A tremendous new show I’ve been watching is Louis, where we get to spend 30 minutes each week in what’s possibly a not so far from reality world of comedian Louis C.K. At the time of this writing, episode 07 isn’t on the page of the first link but it’ll probably appear after episode 08 airs on the 10th. In episode 07, we get a glimpse of his mom. What I found interesting, especially as an only child, is how radically different his and his brother’s opinions of their mother were. Speaking to each individually about their mother, you’d think they were talking about two different people. How is that possible?
Shifting gears slightly, I saw this today, an interview with Anne Rice, the famed vampire novelist who rediscovered her belief in her god and Catholicism. Well it seems she’s off that last bit, “in the name of Christ.” Yes, she’s given up Christianity “in the name of Christ.” In her words, she’s left Catholicism because…
“In the name of Christ, I refuse to be anti-gay. I refuse to be anti-feminist. I refuse to be anti-artificial birth control. I refuse to be anti-Democrat. I refuse to be anti-secular humanism. I refuse to be anti-science. I refuse to be anti-life.”
On Louie, I found it interesting how his brother needed his mother’s love, and needed to speak with and be connected to her, despite what a monster she apparently was. His need seemingly overrode or completely blinded him to what she really was. Rice, it seems, went through that phase with Catholicism and now, finally, can’t go on ignoring that sect’s beliefs and practices and has parted ways with it. In fact, it seems she’s parted ways with all organized religions, “in the name of Christ.”
If you’ve spent any time online where the issue of Christianity and religion is discussed and debated, you’ve probably come across those self-proclaimed Christians who also don’t belong to a church and are anti-organized religion. Many, in fact, claim to simply be followers of the teachings of Jesus, perhaps doing something like Thomas Jefferson did when he ripped all the supernatural elements out of the Christian bible and created his own bible. These people, like Jefferson before them, can pen some scathing remarks about organized Christianity and its followers yet still need to hold on to their Jesus. This seems like a radical, last ditch effort to salvage what they can from their former binky, because god forbid should they go without a binky.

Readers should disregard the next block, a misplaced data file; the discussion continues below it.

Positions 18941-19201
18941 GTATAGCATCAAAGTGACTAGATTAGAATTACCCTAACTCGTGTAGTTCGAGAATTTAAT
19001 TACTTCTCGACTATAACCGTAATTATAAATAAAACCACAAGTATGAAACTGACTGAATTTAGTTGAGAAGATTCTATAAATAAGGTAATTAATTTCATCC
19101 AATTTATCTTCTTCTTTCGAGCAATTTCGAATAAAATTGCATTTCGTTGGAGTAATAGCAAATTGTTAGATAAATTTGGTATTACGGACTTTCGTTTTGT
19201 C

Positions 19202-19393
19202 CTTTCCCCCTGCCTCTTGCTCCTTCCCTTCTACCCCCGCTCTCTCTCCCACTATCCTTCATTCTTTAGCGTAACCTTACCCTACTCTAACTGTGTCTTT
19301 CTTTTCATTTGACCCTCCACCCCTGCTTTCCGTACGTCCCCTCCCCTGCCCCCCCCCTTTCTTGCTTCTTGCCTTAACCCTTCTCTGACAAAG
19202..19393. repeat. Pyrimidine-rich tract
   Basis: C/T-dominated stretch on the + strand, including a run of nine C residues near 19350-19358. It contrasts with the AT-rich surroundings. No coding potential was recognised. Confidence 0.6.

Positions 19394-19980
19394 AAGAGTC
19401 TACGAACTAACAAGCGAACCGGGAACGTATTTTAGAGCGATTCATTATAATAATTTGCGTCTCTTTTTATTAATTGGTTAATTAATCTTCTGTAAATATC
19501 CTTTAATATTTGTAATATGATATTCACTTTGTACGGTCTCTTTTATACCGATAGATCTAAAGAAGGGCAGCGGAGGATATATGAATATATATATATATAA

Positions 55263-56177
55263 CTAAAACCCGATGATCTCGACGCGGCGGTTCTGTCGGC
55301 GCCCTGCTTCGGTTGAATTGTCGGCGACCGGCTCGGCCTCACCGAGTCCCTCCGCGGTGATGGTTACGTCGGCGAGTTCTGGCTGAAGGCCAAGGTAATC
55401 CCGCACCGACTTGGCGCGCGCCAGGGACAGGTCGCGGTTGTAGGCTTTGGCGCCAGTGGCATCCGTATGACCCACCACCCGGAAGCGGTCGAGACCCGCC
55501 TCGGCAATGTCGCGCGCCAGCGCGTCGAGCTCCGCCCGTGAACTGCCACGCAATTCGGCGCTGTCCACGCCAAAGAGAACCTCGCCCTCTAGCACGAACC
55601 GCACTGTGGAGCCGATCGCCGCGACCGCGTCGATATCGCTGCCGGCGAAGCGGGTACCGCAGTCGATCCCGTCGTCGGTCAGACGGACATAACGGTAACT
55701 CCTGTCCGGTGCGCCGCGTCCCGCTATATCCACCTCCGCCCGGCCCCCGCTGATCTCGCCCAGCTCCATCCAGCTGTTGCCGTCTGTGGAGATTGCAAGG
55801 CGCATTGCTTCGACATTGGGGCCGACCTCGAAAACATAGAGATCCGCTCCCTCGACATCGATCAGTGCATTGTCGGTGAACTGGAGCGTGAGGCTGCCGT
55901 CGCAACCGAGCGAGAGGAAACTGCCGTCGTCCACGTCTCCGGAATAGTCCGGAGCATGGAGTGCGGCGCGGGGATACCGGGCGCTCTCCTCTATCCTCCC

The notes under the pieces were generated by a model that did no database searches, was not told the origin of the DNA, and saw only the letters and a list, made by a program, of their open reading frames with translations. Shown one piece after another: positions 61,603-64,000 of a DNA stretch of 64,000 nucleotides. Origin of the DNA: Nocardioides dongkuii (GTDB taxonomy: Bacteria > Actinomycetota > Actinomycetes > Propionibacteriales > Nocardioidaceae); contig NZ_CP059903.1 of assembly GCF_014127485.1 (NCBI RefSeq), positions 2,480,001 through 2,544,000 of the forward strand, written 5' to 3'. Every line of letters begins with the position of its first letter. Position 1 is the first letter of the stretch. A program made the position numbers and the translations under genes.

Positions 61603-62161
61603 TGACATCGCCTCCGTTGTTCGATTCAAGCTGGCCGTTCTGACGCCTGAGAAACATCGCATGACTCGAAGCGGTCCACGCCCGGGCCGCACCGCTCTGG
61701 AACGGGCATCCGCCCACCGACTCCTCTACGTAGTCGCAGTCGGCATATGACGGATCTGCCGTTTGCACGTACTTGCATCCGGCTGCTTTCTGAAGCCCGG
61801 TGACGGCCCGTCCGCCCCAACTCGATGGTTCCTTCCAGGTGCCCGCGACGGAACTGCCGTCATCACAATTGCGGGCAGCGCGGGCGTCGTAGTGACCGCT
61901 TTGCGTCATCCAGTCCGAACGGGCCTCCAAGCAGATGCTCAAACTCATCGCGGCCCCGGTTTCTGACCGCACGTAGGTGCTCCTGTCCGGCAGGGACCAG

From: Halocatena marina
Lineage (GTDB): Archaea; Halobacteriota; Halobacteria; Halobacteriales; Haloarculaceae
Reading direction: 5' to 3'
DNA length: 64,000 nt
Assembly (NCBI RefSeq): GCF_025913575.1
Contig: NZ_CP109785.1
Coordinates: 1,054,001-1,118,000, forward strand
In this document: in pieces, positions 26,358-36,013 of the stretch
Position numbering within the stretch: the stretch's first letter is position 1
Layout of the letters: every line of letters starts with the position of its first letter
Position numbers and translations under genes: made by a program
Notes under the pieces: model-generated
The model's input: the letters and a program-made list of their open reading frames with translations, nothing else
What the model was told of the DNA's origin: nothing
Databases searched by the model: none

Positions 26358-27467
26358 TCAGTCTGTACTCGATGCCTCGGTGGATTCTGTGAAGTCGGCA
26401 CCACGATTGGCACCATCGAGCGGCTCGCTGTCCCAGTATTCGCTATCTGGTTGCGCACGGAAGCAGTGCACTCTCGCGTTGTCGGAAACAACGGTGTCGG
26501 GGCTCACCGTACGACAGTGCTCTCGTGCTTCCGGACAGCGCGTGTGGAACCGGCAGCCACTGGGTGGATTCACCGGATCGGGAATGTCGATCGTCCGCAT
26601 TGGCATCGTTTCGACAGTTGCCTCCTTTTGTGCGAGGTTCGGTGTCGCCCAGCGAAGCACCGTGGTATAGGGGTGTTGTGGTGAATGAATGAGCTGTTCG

But is that so radical? I really don’t think so because every Christian consciously jettisons the elements of their religion and their holy book which they don’t want, like picking that dog hair off the pacifier before putting it back in their mouth. This isn’t just the action of individuals, for every sect of Christianity is an organized practice of deciding what to pick off, what to leave, and even what to add to that pacifier. Arguably this practice has gone on from the beginning. This was, after all, the point of the first council of Nicaea, a concerted effort, prompted by Constantine, to reach a consensus on the binky.
Certainly to a man like Jefferson and in today’s climate, individual freedom is what’s sacred, so it should come as no surprise to see more and more so-called Christians like Rice who no longer need an organization nor a consensus of others to arrive at how their binky should be. Today, people feel confident in making their own decisions, and religion is not immune from that. Sure, they may call themselves Christians and even justify their rejection of Christianity “in the name of Christ”, but they’re simply preparing their own binky. But why the need for the binky? Why, can’t these people be more like Louie, rather than like his brother? Well Rice sums it up pretty well. When asked about returning to her vampire series, she said she couldn’t, and gave this explanation:
“When I wrote those novels, I really was an atheist, and I was a pessimistic atheist. And those novels are all about what it’s like to live in a very dark world, and a meaningless world, where anything can happen to you and there is no real almighty witness, and I can’t go back to that”
Some people, for whatever reason, need their binky, but I suppose we atheists should see their growing desire to pick more and more of those hairs off and growing unwillingness to share the group binky as something positive. Quite the opposite of positive, yet still awesome and a growing earworm for me is the theme song to Louie, which I’ve found is an adapted snippet of Brother Louie.